Wednesday, March 27, 2019 7:00 PM
Mass Humanities and Harvard Book Store welcome celebrated short story writer AMY HEMPEL--author of Reasons to Live--for a discussion of her first story collection in over a decade, "Sing to It." A master of the short story, Hempel's new collection is her first since "Collected Stories," published more than a decade ago. These fifteen stories reveal Hempel at her most compassionate and spirited, as she introduces characters, lonely and adrift, searching for connection.
Thursday, March 28, 2019 7:00 PM
Mass Humanities and Harvard Book Store welcome lawyer, scholar, and writer CARA ROBERTSON for a discussion of her debut book, "The Trial of Lizzie Borden." The book tells the true story of one of the most sensational murder trials in American history. When Andrew and Abby Borden were brutally hacked to death in Fall River, Massachusetts, in August 1892, the arrest of the couple's younger daughter Lizzie turned the case into international news and her trial into a spectacle. Robertson explores the stories Lizzie Borden's culture wanted and expected to hear and how those stories influenced the debate inside and outside of the courtroom, offering a window onto America in the Gilded Age and showcasing its most deeply held convictions and most troubling social anxieties.
Saturday, March 30, 2019 1:00 PM
Women and men from Boston were very active in the movement to gain the vote for women. Lucy Stone, Julia Ward Howe, Clara Barton and others gave speeches, wrote articles, and marched in parades during the almost seventy-year struggle. Come and listen to present day Bostonians as they read from these writings and speeches that reveal women's determination to be able to vote in order to participate fully in the political life of the country. Judith Kalaora, from History at Play, will be a part of the program. Ms. Kalaora portrays a number of famous women through living history performances, including Deborah Sampson, Christa McAuliffe, and Hedy Lamarr. We are very pleased to have her join us in the role of Lucy Stone, one of the most important figures in the woman suffrage movement.
  • Jamaica Plain Branch Library, 30 South St, Jamaica Plain, MA 02130
  • Boston, Suffolk County, MA (Greater Boston)
  • contact: 617-524-2053
  • web:
  • email:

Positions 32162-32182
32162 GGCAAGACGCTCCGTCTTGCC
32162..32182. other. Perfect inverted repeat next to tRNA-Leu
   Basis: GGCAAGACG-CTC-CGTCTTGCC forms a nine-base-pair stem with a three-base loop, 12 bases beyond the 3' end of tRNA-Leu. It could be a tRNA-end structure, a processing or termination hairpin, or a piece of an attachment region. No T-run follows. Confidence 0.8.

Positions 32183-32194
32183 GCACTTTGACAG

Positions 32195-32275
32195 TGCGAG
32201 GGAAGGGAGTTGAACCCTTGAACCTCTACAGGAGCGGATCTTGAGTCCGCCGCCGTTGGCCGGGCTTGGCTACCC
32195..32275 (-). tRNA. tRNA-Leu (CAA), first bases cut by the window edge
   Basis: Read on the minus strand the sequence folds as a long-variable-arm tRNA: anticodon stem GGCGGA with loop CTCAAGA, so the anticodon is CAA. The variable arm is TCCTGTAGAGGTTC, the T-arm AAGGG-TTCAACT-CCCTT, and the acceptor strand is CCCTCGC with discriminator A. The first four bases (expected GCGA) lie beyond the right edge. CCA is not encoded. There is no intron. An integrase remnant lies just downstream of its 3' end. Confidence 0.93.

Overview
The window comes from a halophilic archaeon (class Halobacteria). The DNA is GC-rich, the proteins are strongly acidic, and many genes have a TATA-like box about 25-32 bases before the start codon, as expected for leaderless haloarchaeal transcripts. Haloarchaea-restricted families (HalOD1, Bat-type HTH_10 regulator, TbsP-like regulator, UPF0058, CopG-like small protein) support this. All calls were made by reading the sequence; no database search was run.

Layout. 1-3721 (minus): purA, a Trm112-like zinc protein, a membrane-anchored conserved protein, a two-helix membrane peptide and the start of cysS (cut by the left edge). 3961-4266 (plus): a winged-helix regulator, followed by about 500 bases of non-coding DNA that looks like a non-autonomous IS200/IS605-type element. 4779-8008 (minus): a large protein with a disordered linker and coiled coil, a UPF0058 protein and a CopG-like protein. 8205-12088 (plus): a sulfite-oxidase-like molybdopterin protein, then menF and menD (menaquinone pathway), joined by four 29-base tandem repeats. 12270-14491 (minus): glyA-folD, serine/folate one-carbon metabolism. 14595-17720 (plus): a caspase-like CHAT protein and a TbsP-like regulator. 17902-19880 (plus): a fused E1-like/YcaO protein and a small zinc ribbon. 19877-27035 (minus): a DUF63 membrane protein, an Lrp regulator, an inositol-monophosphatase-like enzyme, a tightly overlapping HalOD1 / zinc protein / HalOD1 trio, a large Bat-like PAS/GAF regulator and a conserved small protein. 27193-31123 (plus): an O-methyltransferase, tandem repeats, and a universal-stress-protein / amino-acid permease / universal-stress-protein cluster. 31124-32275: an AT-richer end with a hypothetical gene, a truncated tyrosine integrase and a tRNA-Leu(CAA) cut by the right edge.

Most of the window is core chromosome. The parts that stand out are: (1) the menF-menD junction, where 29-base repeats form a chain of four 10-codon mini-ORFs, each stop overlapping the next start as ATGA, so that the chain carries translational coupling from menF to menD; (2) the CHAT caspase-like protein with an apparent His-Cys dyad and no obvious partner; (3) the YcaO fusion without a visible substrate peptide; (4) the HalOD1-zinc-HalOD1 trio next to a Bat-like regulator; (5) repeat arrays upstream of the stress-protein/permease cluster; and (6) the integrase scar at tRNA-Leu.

• cost: Free
Saturday, March 30, 2019 2:00 PM3:30 PM
Join Rosalyn Elder and More Than Words Youth for a reading of A Ballad for Massachusetts, a poem celebrating the accomplishments of 13 African American heroes in our history, from Elizabeth "MumBett" Freeman to Mel King. Elder is the author of "Exploring the Legacy: People and Places of Significance," detailing African American history across 742 sites in 141 towns in Massachusetts. All event attendees will receive a 20% off coupon to our bookstore and hot tea courtesy of More Than Words, a nonprofit social enterprise that empowers young adults who are in the foster care system, court-involved, homeless, or out of school to take charge of their lives by taking charge of a business.
Sunday, April 7, 2019 2:00 PM
William Dawes, Jr., is known today only as the other rider who carried news of the British army's march to Lexington in April 1775. Like the more famous Paul Revere, Dawes was deeply involved in the Patriot movement for years both before and after that date. This talk reveals Dawes the militia organizer, the fashion icon, even the arms smuggler whose secret mission for the Patriots' Committee of Safety helped bring on the Revolutionary War. The speaker will be J. L. Bell, author of "The Road to Concord: How Four Stolen Cannon Ignited the Revolutionary War." This event is co-sponsored by the Roxbury Historical Society, the Unitarian Universalist Urban Ministry and the JP Historical Society.
  • 10 Putnam St, Roxbury, MA 02119
  • Boston, Suffolk County, MA (Greater Boston)
  • web:
  • cost: Free
Wednesday, April 10, 2019 6:30 PM8:00 PM
This year we at Cambridge Historical Society ask, "How does Cambridge engage?" On April 10, City Councilors Alanna Mallon and Sumbul Siddiqui discuss how Cambridge engages in the digital realm. Chatting about local politics and their weekly podcast, "Women Are Here," the two city councilors will reflect on the ways local government has engaged with residents historically, and how using the Internet and social media can serve as tools to stay connected. Smarika Suwal, a Cambridge Rindge and Latin School alumnus and now a History and Classics double-major at the College of the Holy Cross in Worcester, will moderate the conversation.
Tuesday, May 14, 2019 6:00 PM8:30 PM
The UU Urban Ministry is pleased to welcome long-time Roxbury resident, community organizer, and Civil Rights veteran Mimi Jones to facilitate a community reading series featuring works by influential women. These moving readings with audience participation will be followed by a conversation about the author's words, their place in history, and their relevance today. Event is free, dinner will be served, and all are welcome. Please join us!
  • 10 Putnam Street (use 8 John Eliot Square for parking lot)
  • Roxbury, Suffolk County, MA (Greater Boston)
  • contact: 617-318-6010
  • web:
  • email:
  • cost: Free
  • funded by Mass Humanities


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